One hardship for those with Alzheimer’s is a lack of understanding about this disease from those in the general public. Though it may hurt sometimes, to some extent this is understandable. We can’t all be expected to be knowledgeable about every disease, even more common ones. Typically, we forgive those who are important to us if they need a little education. But many Alzheimer’s sufferers and their caregivers are surprised to discover that many in the medical field, who do not work with memory care patients frequently, also do not have a good understanding of what Alzheimer’s is.
Imagine someone in the early stages of Alzheimer’s falls and breaks their hip, requiring a stay in the hospital. When the doctor interviews her and her son to learn about other medical conditions that may affect treatment, they mention that she has early Alzheimer’s. The doctor seems to ignore this information, which he fails to see as relating to the broken hip, especially since after a casual interaction he notices no cognitive impairment.
However, our patient quickly runs into problems. The doctor goes over instructions for her pain medication at a time when her son isn’t at the hospital, expecting that she will manage this on her own. The next time her son comes in, he finds her in extreme pain because she hasn’t taken the medicine on schedule. He points out this problem to the doctor. The hospital staff then goes to the other extreme, hovering over the patient excessively, speaking to her in slow loud voices, and even spoon-feeding her! Those with early Alzheimer’s know that this clearly is not the appropriate response either.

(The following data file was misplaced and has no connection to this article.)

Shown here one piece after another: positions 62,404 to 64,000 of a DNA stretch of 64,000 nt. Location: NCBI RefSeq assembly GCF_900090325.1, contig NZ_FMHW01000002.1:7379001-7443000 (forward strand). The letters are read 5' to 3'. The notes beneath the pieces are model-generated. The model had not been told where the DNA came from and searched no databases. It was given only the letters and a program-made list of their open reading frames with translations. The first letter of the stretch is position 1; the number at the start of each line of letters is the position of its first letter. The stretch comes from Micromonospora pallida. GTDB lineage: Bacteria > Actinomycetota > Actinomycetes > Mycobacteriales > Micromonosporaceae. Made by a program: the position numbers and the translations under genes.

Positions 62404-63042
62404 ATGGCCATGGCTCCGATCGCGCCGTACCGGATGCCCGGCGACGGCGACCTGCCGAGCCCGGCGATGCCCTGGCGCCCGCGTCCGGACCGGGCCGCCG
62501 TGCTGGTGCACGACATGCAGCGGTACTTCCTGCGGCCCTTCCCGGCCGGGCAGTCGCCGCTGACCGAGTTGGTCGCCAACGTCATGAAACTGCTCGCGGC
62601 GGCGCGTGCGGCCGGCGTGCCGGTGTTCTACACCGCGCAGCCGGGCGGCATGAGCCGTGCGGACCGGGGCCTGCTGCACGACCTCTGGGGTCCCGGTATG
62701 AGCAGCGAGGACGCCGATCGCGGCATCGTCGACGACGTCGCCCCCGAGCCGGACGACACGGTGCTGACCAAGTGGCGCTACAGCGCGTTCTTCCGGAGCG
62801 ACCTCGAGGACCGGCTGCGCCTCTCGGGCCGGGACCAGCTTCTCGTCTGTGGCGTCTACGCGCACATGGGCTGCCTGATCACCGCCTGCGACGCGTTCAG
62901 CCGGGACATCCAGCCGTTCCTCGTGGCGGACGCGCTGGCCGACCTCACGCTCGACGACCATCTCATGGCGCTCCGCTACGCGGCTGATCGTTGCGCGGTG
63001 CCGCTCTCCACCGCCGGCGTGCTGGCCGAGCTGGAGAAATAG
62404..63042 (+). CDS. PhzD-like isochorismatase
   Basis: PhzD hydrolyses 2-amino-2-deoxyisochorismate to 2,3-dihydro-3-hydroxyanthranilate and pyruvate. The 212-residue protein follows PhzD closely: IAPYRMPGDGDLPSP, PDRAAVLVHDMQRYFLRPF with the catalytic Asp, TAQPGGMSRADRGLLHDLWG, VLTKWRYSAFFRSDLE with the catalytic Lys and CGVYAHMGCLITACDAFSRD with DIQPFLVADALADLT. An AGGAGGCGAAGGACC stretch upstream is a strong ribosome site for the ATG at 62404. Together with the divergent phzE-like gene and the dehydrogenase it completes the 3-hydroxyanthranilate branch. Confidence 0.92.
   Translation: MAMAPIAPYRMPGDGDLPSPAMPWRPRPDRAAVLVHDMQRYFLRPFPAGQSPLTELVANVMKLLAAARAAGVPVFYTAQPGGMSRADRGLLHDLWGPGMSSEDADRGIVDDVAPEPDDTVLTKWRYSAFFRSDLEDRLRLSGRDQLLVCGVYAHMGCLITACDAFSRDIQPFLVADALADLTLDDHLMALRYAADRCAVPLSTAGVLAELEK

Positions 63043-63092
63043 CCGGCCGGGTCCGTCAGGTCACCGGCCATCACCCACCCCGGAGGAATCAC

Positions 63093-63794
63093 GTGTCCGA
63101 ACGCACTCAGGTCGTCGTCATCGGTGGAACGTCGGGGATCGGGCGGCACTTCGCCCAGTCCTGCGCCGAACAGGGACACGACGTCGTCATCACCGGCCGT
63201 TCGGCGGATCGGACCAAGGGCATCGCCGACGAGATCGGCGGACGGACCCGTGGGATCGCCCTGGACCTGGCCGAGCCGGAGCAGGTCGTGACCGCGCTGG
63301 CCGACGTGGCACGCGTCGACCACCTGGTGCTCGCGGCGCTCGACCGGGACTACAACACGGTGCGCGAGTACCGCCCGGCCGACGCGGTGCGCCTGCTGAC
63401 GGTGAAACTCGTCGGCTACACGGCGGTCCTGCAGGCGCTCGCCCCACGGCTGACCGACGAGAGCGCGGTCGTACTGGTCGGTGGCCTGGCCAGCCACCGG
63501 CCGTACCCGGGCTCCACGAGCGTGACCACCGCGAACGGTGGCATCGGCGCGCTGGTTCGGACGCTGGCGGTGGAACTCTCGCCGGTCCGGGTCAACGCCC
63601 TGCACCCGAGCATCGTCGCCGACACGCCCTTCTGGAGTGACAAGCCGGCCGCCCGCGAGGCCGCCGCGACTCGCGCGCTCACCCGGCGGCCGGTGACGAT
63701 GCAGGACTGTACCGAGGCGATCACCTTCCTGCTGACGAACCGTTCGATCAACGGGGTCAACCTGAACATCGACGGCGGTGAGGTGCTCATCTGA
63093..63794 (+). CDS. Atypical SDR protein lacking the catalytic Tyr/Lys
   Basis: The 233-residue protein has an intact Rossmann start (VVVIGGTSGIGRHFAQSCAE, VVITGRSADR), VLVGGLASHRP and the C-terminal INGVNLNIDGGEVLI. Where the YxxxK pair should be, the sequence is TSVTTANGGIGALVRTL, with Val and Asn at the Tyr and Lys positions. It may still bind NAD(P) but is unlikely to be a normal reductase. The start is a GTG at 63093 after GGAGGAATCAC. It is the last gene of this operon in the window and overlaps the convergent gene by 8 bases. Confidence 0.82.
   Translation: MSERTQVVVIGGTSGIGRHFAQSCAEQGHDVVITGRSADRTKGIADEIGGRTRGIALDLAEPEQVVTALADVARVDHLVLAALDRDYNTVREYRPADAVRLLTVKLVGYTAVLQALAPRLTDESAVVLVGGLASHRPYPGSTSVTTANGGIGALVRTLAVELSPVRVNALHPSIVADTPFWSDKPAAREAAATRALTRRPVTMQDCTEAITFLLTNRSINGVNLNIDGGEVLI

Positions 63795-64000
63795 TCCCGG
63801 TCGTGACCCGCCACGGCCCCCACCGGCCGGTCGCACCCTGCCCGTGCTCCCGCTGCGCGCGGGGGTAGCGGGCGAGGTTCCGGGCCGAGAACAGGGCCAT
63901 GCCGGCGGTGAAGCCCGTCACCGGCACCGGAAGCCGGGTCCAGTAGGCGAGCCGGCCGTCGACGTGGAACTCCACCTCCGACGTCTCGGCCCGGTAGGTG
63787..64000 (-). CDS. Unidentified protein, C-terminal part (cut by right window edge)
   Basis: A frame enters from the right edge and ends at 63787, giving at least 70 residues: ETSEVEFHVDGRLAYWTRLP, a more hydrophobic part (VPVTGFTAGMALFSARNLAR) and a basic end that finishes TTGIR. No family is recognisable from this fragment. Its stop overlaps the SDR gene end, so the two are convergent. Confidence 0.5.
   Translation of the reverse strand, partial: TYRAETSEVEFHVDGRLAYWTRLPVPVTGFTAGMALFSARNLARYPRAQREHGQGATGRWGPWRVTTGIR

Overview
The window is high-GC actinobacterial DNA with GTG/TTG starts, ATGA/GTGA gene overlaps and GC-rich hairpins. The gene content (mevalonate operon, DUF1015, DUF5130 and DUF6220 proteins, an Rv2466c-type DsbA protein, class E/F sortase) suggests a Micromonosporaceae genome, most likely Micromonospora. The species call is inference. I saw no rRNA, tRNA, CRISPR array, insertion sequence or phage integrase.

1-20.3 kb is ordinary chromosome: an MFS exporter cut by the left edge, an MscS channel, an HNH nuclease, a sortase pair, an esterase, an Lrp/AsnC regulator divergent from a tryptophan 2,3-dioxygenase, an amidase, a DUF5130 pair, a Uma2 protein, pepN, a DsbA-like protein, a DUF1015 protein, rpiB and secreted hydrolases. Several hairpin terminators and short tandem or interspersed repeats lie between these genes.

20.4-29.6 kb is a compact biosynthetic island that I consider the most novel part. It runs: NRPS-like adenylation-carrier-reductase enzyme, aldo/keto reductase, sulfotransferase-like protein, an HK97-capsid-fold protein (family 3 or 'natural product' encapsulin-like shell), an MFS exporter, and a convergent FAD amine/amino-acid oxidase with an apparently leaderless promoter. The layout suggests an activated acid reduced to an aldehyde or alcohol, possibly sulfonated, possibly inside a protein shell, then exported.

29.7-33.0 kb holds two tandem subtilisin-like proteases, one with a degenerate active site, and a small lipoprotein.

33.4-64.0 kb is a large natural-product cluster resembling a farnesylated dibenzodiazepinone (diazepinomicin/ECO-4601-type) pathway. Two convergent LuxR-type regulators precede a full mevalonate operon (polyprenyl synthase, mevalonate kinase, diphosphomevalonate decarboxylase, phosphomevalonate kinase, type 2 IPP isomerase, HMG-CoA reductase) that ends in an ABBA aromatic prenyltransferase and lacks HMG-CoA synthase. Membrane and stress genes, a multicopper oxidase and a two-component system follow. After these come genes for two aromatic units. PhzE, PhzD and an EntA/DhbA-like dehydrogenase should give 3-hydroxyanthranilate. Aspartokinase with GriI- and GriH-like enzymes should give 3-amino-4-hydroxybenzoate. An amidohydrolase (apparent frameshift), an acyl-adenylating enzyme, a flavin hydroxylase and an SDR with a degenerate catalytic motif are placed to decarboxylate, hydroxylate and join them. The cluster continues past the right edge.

Unfortunately, the fact is that medical professionals just don’t receive adequate training on how to handle those with more mild cognitive impairments. They are able to address severe impairments, but the shades of gray in between just aren’t discussed. However, that’s cold comfort to early Alzheimer’s patients and their caregivers, who feel ignored and misunderstood by the system.
There’s no real answer to this problem for individual patients and families, since the issue is entrenched in our larger health care system. Hopefully in the future, all doctors, nurses, social workers, aides, and others will receive more refined training on how to deal with those with early Alzheimer’s and similar cognitive conditions. In the meantime, caregivers and patients should not assume that doctors and others will understand what they mean when they disclose early Alzheimer’s. Be specific about the kinds of communication you expect about the person’s treatment and how Alheimer’s will affect it.